By Ambrose Evans-Pritchard 11 July 2015
'If it comes to the drachma, Greek resorts will have to be protected by armed guards, and that is not the sort of tourism we want,' said the country's tourist chief
Greece's Left-wing Syriza government has agreed to draconian austerity terms rejected by the Greek people in a landslide referendum just five days ago, capping one of the most bizarre political episodes of modern times.
The surrender was confirmed by the Greek parliament by 251 votes to 32, with eight abstentions including several senior members of the ruling Syriza party.
Prime minister Alexis Tsipras sought to put the best face on a painful climb-down, recoiling from a traumatic fight that would have led to Greece's ejection from the euro as soon as Monday. He implicitly recognised that the strain of capital controls and economic collapse has been too much to bear.
“We are confronted with crucial decisions. We got a mandate to bring a better deal than the ultimatum that the Euro group gave us, but we weren't given a mandate to take Greece out of the Eurozone,” he said.
Hopes for a breakthrough set off euphoria across Europe's stock and bond markets, though Greece still has to face an emergency meeting of Euro group ministers on Saturday, and probably a full-dress summit of the EU's 28 leaders on Sunday.
A top Greek banker close to the talks said there is now a "90pc chance" of clinching a deal, thanks both to intervention behind the scenes by a team from the French treasury and to aggressive diplomacy by Washington.
Inflows of tourist cash means that there is still €2.75bn of liquidity available, enough to keep ATM machines stocked until Monday night. Greeks will be able to withdraw the daily allowance of €60. Pensioners will continue to draw €120 a week.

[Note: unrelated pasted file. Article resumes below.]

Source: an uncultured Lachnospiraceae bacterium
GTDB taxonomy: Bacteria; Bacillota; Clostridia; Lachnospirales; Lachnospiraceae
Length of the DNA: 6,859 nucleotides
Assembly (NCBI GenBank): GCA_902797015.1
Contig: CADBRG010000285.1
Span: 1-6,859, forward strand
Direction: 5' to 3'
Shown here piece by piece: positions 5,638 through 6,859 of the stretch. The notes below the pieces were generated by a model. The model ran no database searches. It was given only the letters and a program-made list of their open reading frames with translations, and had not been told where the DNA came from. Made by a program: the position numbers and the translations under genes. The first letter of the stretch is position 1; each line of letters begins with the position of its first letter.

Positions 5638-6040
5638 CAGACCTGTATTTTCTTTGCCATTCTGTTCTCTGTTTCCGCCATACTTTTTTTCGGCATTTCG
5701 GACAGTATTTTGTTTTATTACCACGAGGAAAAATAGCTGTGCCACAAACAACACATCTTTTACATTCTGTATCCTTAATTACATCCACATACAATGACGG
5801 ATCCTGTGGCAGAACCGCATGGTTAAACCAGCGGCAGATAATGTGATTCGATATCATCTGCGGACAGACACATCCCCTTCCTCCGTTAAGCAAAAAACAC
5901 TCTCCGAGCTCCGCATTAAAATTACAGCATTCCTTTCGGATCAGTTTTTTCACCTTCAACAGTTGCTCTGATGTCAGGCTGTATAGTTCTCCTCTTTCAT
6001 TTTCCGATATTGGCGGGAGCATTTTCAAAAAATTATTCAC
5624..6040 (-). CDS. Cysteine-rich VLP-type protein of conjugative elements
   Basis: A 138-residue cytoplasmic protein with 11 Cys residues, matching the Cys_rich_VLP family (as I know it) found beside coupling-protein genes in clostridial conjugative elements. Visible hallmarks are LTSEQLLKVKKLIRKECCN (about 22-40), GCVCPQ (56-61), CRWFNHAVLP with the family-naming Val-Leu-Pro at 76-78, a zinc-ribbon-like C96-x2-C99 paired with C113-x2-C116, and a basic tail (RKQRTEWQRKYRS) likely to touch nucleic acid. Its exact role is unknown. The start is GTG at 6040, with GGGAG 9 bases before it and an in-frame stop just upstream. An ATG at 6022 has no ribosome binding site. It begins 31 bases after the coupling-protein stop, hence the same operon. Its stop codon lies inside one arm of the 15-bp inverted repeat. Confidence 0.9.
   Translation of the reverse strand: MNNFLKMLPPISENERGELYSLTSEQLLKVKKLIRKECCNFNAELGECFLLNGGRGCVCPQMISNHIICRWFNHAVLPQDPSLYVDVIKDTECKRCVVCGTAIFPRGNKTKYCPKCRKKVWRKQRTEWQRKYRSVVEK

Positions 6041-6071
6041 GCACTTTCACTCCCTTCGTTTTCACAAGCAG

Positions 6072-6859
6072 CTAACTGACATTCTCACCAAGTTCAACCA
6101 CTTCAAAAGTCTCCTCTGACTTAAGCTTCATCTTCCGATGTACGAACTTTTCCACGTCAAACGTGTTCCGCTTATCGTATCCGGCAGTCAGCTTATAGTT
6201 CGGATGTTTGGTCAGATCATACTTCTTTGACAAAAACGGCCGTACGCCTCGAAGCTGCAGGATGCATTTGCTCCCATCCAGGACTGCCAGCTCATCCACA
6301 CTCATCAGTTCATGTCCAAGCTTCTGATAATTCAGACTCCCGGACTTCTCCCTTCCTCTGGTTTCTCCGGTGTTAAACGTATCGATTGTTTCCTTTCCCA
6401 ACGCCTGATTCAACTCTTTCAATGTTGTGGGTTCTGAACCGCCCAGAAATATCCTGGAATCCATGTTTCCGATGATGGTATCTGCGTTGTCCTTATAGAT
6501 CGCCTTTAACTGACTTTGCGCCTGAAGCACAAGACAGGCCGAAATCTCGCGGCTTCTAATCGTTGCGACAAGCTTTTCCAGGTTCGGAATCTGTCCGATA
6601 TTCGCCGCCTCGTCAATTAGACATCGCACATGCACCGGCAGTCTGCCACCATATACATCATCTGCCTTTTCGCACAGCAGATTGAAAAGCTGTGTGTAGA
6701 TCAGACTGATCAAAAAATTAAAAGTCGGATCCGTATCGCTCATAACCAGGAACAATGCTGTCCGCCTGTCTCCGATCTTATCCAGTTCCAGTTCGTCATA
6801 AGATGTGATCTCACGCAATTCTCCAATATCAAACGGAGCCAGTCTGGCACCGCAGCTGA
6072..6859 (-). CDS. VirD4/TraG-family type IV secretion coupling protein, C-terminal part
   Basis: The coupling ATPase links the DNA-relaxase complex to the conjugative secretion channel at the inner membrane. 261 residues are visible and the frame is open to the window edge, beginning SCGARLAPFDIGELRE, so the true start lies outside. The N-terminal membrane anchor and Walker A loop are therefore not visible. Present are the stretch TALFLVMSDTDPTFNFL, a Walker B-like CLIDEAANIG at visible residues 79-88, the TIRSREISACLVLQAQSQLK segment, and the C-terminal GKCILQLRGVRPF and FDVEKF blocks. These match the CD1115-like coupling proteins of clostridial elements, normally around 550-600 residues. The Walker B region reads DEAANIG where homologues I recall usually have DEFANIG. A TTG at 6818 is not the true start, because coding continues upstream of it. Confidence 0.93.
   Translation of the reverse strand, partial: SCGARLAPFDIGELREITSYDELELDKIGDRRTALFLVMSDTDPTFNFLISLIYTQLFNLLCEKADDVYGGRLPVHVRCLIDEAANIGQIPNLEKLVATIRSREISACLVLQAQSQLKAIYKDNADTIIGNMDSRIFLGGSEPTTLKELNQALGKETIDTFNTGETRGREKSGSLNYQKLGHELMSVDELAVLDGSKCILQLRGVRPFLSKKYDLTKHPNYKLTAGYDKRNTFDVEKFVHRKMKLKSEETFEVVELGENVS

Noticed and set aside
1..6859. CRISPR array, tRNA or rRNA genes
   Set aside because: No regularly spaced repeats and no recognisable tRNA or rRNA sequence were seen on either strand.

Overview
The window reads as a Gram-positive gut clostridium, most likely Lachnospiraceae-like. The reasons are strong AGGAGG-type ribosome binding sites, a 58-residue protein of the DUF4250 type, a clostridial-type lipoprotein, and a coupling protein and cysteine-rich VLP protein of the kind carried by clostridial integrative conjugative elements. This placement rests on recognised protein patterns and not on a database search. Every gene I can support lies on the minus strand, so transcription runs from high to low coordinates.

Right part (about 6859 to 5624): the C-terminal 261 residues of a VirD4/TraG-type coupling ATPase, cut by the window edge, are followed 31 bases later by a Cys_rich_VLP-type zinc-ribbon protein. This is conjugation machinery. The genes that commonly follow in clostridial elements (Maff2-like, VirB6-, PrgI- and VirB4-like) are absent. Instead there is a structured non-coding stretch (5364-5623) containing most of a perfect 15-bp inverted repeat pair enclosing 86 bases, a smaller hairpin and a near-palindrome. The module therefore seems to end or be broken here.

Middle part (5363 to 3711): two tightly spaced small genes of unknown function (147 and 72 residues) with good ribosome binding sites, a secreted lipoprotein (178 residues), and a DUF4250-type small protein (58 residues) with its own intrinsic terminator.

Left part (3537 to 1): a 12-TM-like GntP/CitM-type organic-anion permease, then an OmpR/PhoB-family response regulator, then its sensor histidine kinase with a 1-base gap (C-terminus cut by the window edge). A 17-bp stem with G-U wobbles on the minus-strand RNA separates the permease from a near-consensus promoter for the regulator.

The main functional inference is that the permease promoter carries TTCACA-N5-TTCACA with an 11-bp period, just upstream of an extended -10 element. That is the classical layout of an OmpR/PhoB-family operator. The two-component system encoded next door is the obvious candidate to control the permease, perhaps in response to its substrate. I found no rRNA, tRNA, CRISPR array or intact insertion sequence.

"We are preparing to open up branches for normal banking services next week. Capital controls will last for a while but not for as long as in Cyprus. The situation is very fluid but we don't think we will need a major recapitalisation of the banks," said the source.
An estimated €40bn of money stashed in "mattresses" should flow back into deposits as confidence returns. One or two of the weaker banks may need a capital boost of €10bn to €15bn, involving a potential "bail-in" of savings above the insured threshold of €100,000.
Any deal almost certainly means the European Central Bank will lift its freeze on emergency liquidity for the Greek financial system as soon as Monday, entirely changing the picture. Syriza accuses the ECB of deploying "liquidity asphyxiation" to bring a rebel democracy to its knees.
The ECB freeze has been a controversial political and legal move - given the bank's treaty obligations to uphold financial stability - and is likely to be dissected by historians for years to come.